Rajeev Samant can be credited with putting India on the wine map of the world. He has been indefatigable in his efforts to keep the flag flying for the Indian wine industry, transforming not just the fortunes of Sula Vineyards but the way India is viewed by the rest of the world, as a wine producing country. Celebrated for his conviction, perseverence and drive in a challenging industry, Rajeev Samant, a savvy marketer and a shrewd businessman, is Sommelier India’s Person of the Year 2016. In a freewheeling interview with Rajeev Samant, Reva K Singh discovers how he came to enter the wine business and ended up as India’s biggest and most successful wine producer…
When you returned to India with the goal of charting your own course had you already decided you wanted to produce wine in India?
I had no idea that I was going to make wine in India. What I knew was that I wanted to have a country life because I had always been a city boy when I grew up. I had visited countries in Europe and I realized that the best way to live life was to have one foot in the city and one foot in the countryside. So, the first thing I tried was to start a farm. And that grew into Sula wine. When I visited the land with my father in 1991, it reminded me of Sonoma and Napa. That was my “aha” moment and I said to myself, “Why not make wine here in Nashik”!
Back then, what were your greatest challenges?
The first couple of years involved a lot of hard work, particularly before the state government’s exemption of excise duty on wine came into effect in 2002. Before that, we really didn’t know if we would survive. It was a relief when the policy changed. There have been many changes along the way. It used to be a huge challenge to persuade farmers to grow wine grapes, for example. Up to 2004 they would only sign for it acre by acre, but there has been a big switch since then.
How does it feel looking back 15 years down the road?
It feels great. It has been a wonderful experience getting people to drink and enjoy wine, particularly Indian wine. When we started producing wine, there was a small segment of wealthy and well-travelled Indians who were familiar with the best French wines. But now a new class of successful urban Indians, for whom wine drinking was not a tradition in the family, is keen to learn about wine.
What were the defining moments of that period?
A defining moment was when Sula made it to the wine list of the restaurants of the Taj Mahal hotel in Mumbai in late 2000. I had left a bottle of Sauvignon Blanc with Mr Jamshed Lam who seemed sceptical, but said he would open it that evening when he had friends over for dinner. The next day when he told me Sula would be on the hotel’s wine list, it was a Eureka moment! Another milestone was getting on the wine list of Zaika, a Michelin-star restaurant in London in 2003. Our Dindori was featured in Wine Enthusiast magazine’s List of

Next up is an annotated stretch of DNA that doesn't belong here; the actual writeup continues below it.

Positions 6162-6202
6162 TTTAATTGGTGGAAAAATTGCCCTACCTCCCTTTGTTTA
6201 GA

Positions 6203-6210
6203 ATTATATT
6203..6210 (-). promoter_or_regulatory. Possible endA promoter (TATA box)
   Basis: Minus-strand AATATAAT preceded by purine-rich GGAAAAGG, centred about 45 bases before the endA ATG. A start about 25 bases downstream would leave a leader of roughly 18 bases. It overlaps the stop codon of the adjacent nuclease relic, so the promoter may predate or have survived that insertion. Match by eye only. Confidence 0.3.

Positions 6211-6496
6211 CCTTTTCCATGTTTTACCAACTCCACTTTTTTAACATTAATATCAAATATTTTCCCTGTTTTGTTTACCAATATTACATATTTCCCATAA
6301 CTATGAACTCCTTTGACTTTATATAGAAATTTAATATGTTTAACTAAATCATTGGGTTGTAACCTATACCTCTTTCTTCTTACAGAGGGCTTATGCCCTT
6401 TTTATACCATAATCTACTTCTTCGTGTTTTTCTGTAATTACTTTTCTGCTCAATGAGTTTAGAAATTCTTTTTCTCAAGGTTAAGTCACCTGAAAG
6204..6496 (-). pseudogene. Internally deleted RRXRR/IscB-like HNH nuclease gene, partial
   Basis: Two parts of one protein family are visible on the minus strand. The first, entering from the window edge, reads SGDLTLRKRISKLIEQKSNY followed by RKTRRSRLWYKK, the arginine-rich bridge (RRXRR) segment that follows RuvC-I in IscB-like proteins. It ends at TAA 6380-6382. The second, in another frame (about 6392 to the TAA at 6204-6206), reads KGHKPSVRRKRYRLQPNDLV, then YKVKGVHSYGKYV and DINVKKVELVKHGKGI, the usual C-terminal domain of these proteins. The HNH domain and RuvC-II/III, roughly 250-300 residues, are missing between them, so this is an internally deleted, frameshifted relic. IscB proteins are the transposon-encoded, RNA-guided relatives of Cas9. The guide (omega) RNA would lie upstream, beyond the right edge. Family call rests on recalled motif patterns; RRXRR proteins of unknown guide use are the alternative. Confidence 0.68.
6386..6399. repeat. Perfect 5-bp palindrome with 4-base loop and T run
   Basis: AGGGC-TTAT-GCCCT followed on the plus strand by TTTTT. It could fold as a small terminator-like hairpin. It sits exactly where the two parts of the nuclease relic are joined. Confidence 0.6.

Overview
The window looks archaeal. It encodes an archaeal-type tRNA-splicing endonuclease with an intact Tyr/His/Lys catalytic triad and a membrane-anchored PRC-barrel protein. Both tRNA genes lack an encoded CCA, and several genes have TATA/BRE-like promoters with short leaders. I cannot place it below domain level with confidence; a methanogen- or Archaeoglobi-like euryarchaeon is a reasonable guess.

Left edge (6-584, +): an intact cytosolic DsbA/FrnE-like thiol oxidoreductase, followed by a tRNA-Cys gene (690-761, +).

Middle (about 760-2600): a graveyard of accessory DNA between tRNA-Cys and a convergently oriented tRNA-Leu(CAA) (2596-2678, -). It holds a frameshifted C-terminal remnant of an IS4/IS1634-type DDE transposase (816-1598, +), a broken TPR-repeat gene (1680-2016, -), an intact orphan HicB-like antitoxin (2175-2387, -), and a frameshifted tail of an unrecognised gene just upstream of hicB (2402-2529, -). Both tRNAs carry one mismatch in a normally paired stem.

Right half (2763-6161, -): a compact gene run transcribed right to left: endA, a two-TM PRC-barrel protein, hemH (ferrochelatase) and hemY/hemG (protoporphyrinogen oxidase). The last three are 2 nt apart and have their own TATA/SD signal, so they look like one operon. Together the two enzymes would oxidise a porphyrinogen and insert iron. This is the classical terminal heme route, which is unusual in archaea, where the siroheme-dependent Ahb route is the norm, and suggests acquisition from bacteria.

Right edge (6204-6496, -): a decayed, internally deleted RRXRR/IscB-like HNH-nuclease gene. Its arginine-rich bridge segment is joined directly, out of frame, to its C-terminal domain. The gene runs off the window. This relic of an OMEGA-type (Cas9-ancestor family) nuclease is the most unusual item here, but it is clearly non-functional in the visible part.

100 wines in 2015. That was a big one for us. It got 92 points for two consecutive years. We are the first Asian winery to win an award for “Best Contribution to Wine & Spirits Tourism 2016” from Drinks Business. This is a big defining moment as it means huge, worldwide recognition.
The demise of Indage Vintners propelled you into the top spot as India’s largest wine producer. What lessons did you learn along the way?
Sula and Indage Vintners were always on a different path, a path of quality versus quantity. One of the things that I was horrified to hear early on, was when they said, “This year, we will double the quantity of wine we sell”. I remember meeting the managing director and saying, “But, why? Why are you doing this? You will cause problems for yourself and you will cause problems for us and all other winemakers as well.”
He just laughed and said, “No, the market is there, we can do it and so we will.” That has never been Sula’s way. We are happy to grow a little bit every year. But then every year the wine, too, has to be a little bit better than the previous vintage.
What keeps you ahead of the curve and where do you expect Sula Vineyards to be ten years from now in 2026?
We are ahead of the curve for sure because we were pioneers in producing quality and varietally true wines. The Sula brand is today by far the strongest wine brand in the country and that puts us in a very strong position. We plough back a large part of our profits into R & D, both in the vineyards and the winery. One of our greatest strengths is our far-sighted, longterm strategy when it comes to planting new vineyards and trying new varietals. I do believe we are a few steps ahead of our competition.